“1Co 15:52 in a moment, in the twinkling of an eye, at the last trumpet. For the trumpet will sound, and the dead will be raised imperishable, and we shall be changed.
1Co 15:53 For this perishable body must put on the imperishable, and this mortal body must put on immortality. “
--and all the saints will rise to meet him. And where do they meet him? In the clouds! Not heaven, as in God's heaven, but the physical atmosphere above the earth. So Paul is explaining the moment in the process of Jesus return where the saints do go meet him in the air.
And N.T. Wright is correct here in part: they will accompany him back. Back to what? Back to rule. Where is that rule? In Jerusalem! Where do they go after meeting the Lord in the air? Back to Jerusalem and down to the Mount of Olives as the angels told the disciples after he ascended!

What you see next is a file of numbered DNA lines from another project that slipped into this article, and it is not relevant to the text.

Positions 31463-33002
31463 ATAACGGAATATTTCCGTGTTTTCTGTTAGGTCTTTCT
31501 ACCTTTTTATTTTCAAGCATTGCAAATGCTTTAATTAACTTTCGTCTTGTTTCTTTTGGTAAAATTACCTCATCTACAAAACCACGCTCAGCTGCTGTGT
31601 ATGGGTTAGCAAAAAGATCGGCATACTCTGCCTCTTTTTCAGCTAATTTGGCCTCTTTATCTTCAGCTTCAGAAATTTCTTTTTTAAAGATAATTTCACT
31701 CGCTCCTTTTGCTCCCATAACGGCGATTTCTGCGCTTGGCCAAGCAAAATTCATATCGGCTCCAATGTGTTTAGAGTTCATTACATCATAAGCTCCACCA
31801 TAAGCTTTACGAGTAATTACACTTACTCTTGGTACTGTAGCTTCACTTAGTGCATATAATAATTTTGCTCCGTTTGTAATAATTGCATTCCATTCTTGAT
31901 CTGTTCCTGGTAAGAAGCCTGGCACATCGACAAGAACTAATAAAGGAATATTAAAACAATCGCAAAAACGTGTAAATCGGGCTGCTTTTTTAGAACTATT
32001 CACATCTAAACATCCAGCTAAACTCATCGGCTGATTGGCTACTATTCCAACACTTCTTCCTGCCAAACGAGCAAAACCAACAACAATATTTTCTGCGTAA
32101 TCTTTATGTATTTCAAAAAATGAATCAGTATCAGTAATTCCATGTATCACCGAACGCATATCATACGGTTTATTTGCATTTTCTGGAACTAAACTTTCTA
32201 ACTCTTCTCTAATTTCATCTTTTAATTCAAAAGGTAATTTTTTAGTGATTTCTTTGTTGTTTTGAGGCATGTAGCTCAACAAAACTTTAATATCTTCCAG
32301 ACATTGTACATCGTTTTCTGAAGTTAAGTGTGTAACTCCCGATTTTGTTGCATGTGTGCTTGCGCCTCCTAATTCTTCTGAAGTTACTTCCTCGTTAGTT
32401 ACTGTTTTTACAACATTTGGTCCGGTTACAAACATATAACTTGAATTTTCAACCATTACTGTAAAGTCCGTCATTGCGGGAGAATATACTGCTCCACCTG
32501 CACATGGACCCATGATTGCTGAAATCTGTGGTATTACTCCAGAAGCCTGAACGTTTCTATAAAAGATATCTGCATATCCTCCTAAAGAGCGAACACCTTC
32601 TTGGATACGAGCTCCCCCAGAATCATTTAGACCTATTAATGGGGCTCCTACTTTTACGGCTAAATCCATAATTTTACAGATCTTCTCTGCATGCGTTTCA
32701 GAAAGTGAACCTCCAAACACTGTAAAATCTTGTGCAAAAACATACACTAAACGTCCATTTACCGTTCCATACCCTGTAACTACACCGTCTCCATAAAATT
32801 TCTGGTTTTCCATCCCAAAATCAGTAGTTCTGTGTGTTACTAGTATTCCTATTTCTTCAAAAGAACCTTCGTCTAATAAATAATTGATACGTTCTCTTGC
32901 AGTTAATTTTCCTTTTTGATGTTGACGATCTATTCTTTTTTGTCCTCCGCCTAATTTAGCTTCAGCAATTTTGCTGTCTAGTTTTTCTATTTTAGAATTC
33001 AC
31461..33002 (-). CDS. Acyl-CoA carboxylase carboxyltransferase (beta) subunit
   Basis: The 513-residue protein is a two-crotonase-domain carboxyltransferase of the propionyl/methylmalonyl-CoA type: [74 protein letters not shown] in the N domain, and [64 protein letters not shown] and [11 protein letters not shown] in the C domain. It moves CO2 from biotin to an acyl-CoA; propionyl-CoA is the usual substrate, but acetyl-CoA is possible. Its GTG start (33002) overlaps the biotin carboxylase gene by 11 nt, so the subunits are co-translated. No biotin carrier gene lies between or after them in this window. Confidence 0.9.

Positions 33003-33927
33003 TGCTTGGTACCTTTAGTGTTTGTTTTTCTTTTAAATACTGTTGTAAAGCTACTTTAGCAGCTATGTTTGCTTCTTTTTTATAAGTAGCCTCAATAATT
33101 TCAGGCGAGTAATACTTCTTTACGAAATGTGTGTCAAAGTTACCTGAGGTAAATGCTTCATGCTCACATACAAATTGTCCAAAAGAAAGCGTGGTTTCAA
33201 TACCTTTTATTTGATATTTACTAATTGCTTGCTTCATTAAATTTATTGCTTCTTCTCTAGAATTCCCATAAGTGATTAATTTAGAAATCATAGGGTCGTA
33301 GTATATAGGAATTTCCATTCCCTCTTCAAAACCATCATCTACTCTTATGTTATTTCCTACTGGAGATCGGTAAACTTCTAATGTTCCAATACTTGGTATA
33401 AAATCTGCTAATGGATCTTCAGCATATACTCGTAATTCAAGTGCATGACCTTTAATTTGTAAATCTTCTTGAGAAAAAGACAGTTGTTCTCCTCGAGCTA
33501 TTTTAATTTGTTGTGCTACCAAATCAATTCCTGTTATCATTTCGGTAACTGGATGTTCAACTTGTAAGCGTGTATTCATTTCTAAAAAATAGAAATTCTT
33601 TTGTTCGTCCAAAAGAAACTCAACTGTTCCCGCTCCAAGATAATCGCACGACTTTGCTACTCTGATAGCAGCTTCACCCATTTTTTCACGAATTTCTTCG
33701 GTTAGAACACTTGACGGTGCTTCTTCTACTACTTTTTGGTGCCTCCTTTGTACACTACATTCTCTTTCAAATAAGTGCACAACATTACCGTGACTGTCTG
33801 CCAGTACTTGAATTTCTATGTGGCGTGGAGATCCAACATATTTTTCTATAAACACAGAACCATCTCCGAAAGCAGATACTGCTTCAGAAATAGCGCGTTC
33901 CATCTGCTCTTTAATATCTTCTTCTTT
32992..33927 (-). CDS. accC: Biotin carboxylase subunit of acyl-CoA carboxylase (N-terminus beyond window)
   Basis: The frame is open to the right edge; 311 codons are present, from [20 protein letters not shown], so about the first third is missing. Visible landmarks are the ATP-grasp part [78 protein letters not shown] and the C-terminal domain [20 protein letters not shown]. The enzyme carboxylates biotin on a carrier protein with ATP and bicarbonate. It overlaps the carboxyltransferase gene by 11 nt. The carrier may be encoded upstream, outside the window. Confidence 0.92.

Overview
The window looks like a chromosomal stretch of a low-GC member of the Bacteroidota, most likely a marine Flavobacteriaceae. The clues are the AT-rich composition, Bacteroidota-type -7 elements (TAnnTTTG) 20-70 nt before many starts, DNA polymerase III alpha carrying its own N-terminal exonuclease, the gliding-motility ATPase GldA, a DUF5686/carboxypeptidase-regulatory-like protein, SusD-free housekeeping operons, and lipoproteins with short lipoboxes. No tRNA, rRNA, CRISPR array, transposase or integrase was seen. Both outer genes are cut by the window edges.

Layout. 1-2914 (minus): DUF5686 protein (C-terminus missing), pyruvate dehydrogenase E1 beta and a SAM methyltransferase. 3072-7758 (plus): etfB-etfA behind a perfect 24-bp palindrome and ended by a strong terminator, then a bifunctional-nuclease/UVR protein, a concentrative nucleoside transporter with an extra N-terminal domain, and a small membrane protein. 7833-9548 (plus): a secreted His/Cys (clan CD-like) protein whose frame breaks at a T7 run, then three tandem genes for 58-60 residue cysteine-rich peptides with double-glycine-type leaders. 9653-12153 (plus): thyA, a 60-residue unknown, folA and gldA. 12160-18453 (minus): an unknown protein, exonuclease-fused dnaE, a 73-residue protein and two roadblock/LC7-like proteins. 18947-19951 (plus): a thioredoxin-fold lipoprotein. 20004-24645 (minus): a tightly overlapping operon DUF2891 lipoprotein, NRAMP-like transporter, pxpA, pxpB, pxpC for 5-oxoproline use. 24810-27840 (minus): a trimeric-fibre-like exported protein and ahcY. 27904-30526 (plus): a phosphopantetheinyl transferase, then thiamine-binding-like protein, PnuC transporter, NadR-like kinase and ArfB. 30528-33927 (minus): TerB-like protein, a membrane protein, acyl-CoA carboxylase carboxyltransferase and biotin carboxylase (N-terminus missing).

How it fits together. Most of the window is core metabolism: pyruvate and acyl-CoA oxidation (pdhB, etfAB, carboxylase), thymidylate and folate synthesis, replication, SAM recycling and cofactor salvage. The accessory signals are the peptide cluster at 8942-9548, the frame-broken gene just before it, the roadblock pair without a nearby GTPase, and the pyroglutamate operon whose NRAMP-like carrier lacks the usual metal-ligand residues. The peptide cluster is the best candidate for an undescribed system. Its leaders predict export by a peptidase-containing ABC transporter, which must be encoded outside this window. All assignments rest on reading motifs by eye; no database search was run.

Then the reign of Christ and his Church will begin. And by the way, they are the Kingdom of Israel, believing gentiles grafted into the tree of Jacob and Jews who believed and were never broken off, or were re-grafted after unbelief. God’s plan for the earth will be completed with Israel led by her Messiah, King and God.
So the first question the disciples asked will happen at last, because at that time Jesus will restore the Kingdom to Israel and all of the prophecies about Messiahs reign in all the Prophets will at last be fulfilled. Mr Wright is "right" when he says we are to deal with the earth. Paul says the saints will judge or manage angels! Remember the parable of the talents where those who bear fruit are given rule over cities? You as a Christian have a huge future in the fully restored Kingdom of God on earth.
Our lives are in preparation for that; what wonderful news, and, as Mr. Wright says eventually, the Holy City will descend with a new heavens and new earth.